5. Lloyd
    October 23, 2011

    I’m not sure there will be “revolution” regarding minimal shoes. I imagine this is your desire, but not convinced it will happen.

    Better form, yes. But a movement because of shoes? You said it already: “Quality running coaches (high school, college, and professional) all teach the same basic idea- there’s a right way to run and it doesn’t involve overstriding with a heel strike.”

    Seems like folks have been doing it for years. Are supportive or cushioned shoes really the culprit?

    I don’t get your focus on footwear if the essential behavioral change is on form. Does it really matter what is worn? Is it not possible to mid-foot strike in a “foot coffin?”

    You are correct when you imply that the real paradigm shift will be when people think less about the footwear and footstrike and more about form.

    I’m not convinced it matters what shoe folks wear, whether supportive, cushioned, or minimalist. IMO, wear enough shoe to get the job done and which feel comfortable. Improving form does not depend on the type of shoe on your feet.

  6. Barefoot Josh
    October 23, 2011

    Dude, if I get bought by Nike, we will totally have to battle to the death. What a bummer. Hope Nike doesn’t buy me out.

  7. Javier Cortez
    October 23, 2011

    I think you said it with JG in the movie. we as a society are so involved in what our “stars” are doing that we adopt it ourselves. when the movie comes out, it’ll spread like wildfire. where I work, I always ask the MC runner why there are in MC shoes? they always respond with “I’m fat, my doctor says that I need it, my feet are flat, etc”. it’s very disappointing as a whole how miseducated most runners are with so much access to information.

    keep up the great work, Jason!

    -JC

  8. John
    October 23, 2011

    Just saw ads today in ESPN Magazine for adidas versions of VFFs. They were pitched as workout shoes, but it’s not a long distance from there to running shoes.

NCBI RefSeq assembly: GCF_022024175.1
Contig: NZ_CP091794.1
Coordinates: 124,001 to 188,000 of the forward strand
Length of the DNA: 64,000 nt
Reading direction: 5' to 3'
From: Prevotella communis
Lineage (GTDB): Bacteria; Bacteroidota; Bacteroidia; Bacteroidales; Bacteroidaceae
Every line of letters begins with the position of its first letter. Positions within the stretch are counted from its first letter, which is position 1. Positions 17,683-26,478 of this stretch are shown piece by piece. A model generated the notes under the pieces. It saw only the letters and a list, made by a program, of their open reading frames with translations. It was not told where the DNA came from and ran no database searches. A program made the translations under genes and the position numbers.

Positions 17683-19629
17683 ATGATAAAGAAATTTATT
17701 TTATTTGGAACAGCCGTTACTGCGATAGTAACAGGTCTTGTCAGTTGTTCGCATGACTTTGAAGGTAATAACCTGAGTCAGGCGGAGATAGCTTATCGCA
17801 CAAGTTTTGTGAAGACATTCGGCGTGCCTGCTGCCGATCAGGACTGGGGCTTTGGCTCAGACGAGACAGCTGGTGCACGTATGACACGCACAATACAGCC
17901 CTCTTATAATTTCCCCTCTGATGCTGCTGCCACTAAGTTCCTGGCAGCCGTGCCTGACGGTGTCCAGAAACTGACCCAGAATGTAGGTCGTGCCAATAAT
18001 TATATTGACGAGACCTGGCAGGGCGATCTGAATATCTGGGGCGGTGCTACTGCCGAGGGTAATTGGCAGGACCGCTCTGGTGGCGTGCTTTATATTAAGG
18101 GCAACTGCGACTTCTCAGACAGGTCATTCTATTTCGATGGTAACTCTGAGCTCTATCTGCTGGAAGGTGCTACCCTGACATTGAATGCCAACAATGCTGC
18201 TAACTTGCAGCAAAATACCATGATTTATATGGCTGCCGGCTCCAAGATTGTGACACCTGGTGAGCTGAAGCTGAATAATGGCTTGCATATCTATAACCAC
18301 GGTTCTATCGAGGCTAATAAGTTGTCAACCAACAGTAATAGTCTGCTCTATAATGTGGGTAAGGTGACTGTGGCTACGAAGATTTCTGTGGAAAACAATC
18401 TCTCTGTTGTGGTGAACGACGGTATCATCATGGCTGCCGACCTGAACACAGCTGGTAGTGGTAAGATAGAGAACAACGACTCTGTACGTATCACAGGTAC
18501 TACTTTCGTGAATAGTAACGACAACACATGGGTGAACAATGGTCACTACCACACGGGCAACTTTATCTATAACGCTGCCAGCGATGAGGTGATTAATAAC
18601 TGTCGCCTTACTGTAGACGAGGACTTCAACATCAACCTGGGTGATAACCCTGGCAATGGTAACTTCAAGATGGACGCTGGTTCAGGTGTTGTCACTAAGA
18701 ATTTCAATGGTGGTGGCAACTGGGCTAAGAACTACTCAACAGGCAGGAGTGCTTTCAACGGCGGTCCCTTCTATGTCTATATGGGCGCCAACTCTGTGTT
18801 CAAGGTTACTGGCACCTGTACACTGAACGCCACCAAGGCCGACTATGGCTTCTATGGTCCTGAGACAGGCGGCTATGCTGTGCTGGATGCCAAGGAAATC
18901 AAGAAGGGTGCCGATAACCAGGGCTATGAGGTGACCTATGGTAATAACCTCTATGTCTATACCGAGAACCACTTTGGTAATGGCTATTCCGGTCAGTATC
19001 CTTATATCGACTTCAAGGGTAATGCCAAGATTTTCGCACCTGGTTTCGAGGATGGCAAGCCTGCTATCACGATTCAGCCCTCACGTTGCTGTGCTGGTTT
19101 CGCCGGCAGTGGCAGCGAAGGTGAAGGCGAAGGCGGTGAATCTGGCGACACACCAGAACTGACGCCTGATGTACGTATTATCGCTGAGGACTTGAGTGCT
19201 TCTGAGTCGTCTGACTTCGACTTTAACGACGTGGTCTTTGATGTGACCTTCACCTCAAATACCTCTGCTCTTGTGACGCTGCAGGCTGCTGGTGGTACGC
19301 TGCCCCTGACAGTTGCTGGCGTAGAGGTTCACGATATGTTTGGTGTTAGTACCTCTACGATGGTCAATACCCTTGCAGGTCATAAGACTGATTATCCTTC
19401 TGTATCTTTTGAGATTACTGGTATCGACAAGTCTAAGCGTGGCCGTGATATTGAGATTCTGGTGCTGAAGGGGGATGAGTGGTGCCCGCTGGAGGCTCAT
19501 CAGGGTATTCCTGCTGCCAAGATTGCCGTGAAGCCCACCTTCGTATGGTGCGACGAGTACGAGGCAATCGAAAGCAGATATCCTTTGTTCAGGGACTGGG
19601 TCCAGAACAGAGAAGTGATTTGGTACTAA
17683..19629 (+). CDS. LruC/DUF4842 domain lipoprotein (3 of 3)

Maybe the other 800 lb gorilla will beat Nike to the punch…

  9. BF in AZ
    October 22, 2011

    I just reread Malcolm Gladwell’s book The Tipping Point (about how social phenomena mimic epidemics) and I kept being reminded of the way FiveFingers took everyone by surprise. Gladwell writes about how social movements reach a tipping point where the momentum becomes unstoppable. It seems like we could be getting close to that point.

    • Jason
      October 31, 2011

      Gladwell’s ideas were part of the motivation for this post. The movement itself has a self-sustaining quality that may eventually lead to a tipping point. Once all other factors (research, medical acceptance, anecdotal success stories, shoe sales, etc) it’s hard to imagine this not reaching the tipping point very soon.

  10. Pete
    October 22, 2011

    Reason #11: Jason’s beard is just too awesome for people to ignore.

    • Jason
      October 31, 2011

      If you look back on history, you’ll see that most major revolutions have been made by people that have beards. Just look at the list – Ghangis Khan, Jesus, Lenin, etc.

  11. Erik Lee Skjon
    October 22, 2011

    Great post; really informative. But I wonder if a sudden explosion would be a good thing. A lot of people might hear about natural running through marketers and corporate media rather than through word-of-mouth, become convinced they need minimalist shoes to run properly, and never give barefoot running a chance. Not that I’m against minimalist shoes, it’s just that I think barefoot should be the default setting for running on easy to moderate terrain and reasonable temps. Also, I agree that if that movie is a hit it could be the single most decisive factor. That might counter the marketers a bit if the actor is shown running barefoot at least once. If he’s shown only running in huaraches, audiences might not pick up on the barefoot concept.

  12. Ken S.
    October 22, 2011